By Neil Taylor

It is only an option twice a year really in the Tampa Bay area. Fall and Spring. The migration of king mackerel happens twice and there is an opportunity by kayak. Gear up right and do the planning before you go. This is a way to get killed if you don’t know what you are doing. Deep water and sometimes high current is the recipe for disaster. The seasoned veteran can get it done and do it safely.

I mention safety first because surviving a fishing trip should always be your number one goal. You have a personal flotation device to be legal: Wear it. I don’t wear mine during the bulk of my outings. I don’t need to. But this is a scenario where an auto inflate isn’t a bad option but if you have a standard vest, be wearing it.

Study up on this one:

The right craft is necessary. Me in the Ultimate, not the best choice. It can fill with water. Once swamped when you are offshore for king mackerel there is no recovery. A self-draining kayak is a much better choice. The foam block additions for the Native Ultimate is a custom addition I have made that makes offshore trips like this a possibility. My flotation adds 1000% flotation to this boat. Occupying more space that water can’t take up, the boat will not fill with water like it will without these floats. The pedal crafts aren’t bad for this. You have hands free while trolling. Good rod holders can mean putting out multiple lures or baits. The savvy angler will reel up the second rod immediately when one rod hooks up.

Go it alone? Sure. Again, with the proper planning. You grow eyes in the back of your head. Use extreme caution. Storms: Always possible, be ready to evacuate and get out of the deep water before a storm arrives.

The perils of the buddy system. Communicate and talk about the plan after one guy is hooked up. Braided line with a giant fish attached to the other end can really hurt when it goes across the face of the other guy with you.

Keeping the fish? You should invest in a large fish bag. Loaded with ice, the kingfish are long enough that an oversize fish bag is the best choice.

Gear up. Wire cutters are a good one. King mackerel require a wire leader. The cutters/pliers enable you to manage the wire. A gaff is a good one to also take along. This helps with the landing of the fish but also helps to subdue the king.
Kingfish are one of those species where you want to use a larger reel with a huge line capacity. Capable of going on 300 yard runs, your trout gear won’t hack it. I used my tarpon rods for my kingfishing. I would finish off my “freeline” rig with 30-pound fluorocarbon. At the tip of the fluorocarbon, a short length of very light wire. You can use lures or you can catch live baits. Pinfish trolled are a good kingfish bait. Paddletail lures will also get strikes. You can use live sardines. I would say the very best of the best live baits is the blue runner. As mentioned, a paddle tail will get strikes but so will skirted lures. Kingfish feed high so a faster troll is best. I call it “paddling speed.” If you paddle at a standard brisk pace you are in the ballpark to get the most kingfish strikes.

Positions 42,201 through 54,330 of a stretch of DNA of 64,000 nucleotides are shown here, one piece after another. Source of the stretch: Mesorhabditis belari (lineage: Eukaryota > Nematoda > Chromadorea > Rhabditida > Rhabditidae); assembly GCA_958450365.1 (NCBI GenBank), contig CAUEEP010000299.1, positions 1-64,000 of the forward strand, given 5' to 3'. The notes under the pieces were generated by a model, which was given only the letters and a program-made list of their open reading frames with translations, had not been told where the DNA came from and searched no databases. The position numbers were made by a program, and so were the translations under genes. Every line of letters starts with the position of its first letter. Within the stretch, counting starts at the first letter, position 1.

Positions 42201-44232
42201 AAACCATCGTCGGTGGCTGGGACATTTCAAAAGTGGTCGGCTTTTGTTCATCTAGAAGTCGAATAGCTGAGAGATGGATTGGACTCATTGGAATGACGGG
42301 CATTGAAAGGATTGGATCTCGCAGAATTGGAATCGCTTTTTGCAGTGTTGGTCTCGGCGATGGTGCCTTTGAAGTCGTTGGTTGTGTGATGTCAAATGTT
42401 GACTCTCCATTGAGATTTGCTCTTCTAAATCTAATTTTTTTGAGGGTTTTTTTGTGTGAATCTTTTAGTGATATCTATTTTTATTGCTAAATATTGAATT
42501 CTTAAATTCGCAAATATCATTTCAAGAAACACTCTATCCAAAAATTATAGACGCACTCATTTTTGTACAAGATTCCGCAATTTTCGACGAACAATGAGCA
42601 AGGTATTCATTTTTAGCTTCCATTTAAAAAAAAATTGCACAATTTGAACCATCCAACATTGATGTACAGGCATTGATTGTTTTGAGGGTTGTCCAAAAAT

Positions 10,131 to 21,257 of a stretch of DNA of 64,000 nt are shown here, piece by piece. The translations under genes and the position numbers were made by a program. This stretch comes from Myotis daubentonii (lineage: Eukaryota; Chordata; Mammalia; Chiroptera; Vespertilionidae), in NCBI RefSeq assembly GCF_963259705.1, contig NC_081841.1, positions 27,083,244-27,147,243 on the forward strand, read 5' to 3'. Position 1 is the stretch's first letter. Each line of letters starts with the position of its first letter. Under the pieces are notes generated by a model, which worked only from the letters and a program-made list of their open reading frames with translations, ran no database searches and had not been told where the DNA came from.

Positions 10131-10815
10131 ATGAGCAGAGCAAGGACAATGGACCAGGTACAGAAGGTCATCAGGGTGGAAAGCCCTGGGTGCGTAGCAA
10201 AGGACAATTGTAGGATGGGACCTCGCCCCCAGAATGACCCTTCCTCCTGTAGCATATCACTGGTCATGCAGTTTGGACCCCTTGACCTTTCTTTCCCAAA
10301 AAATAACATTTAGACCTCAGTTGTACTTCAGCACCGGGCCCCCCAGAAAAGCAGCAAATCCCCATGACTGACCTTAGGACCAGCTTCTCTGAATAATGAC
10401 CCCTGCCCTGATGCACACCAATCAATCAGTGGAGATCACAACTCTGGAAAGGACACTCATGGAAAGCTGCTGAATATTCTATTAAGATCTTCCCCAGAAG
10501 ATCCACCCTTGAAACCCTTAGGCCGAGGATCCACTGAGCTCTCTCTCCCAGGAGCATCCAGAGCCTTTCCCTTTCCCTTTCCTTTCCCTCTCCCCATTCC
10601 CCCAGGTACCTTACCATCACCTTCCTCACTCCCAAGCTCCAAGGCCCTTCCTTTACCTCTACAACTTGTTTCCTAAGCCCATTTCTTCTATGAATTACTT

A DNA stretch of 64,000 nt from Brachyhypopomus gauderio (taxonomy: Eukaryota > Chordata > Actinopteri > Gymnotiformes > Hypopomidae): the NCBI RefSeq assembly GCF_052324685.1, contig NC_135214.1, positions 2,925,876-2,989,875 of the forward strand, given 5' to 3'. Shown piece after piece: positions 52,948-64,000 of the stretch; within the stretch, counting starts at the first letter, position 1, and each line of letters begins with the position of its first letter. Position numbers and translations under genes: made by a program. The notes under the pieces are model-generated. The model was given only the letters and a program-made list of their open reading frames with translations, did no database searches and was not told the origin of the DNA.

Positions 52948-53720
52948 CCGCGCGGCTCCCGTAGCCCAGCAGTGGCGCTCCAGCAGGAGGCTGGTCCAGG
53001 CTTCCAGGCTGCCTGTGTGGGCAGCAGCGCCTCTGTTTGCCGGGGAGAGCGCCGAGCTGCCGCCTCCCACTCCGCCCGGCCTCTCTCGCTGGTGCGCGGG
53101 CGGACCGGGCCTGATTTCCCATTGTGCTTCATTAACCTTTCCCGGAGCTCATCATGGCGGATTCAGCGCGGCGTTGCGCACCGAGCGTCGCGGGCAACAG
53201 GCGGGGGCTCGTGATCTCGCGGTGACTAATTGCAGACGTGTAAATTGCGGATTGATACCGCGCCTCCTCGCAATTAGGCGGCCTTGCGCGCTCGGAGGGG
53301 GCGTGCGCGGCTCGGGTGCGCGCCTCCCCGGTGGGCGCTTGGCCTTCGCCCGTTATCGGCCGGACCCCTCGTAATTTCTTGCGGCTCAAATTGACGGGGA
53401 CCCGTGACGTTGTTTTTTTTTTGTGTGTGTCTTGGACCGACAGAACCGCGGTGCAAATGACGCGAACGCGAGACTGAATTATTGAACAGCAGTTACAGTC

A stinger rig is an option for your live baits. There is the J Hook on the end of your wire. The stinger rig is another four inch piece of wire with a treble hook. This lays up against your bait so when the kingfish “short strike” they hit the stringer hook. It is a very good way to do it. Minus the stinger, you will miss a lot of fish.

Put in a little time playing them out. They will spend their energy making them easier to handle boatside.

October, November. March, April. You want periods of time with no wind. It it is windy the kingfish are 20 miles offshore, too far to paddle to. Three or more days of no wind, the kingfish will be off the beaches and they will enter Tampa Bay. The Skyway area and Egmont Key are places to try. Kingfish like hard bottom. Hard bottom areas off the beaches hold baitfish that attract kingfish.

King mackerel are a good sized fish. Steaked out they grill up good. In the mackerel family they work good for fish spread. Legal limits on mackerel as of October 2018:

Three per harvester, Gulf, 24” fork length

Neil Taylor, owner

Neil Taylor

Full time kayak fishing guide, Neil was an advocate for conservation since before the time he started guiding.Outdoor writer, speaker and radio show host, Neil connected closely with Captain Mel Berman and did many positives with Mel to promote ethical angling. After Mel passed away, Neil managed and eventually became that web site’s owner.
Neil Taylor

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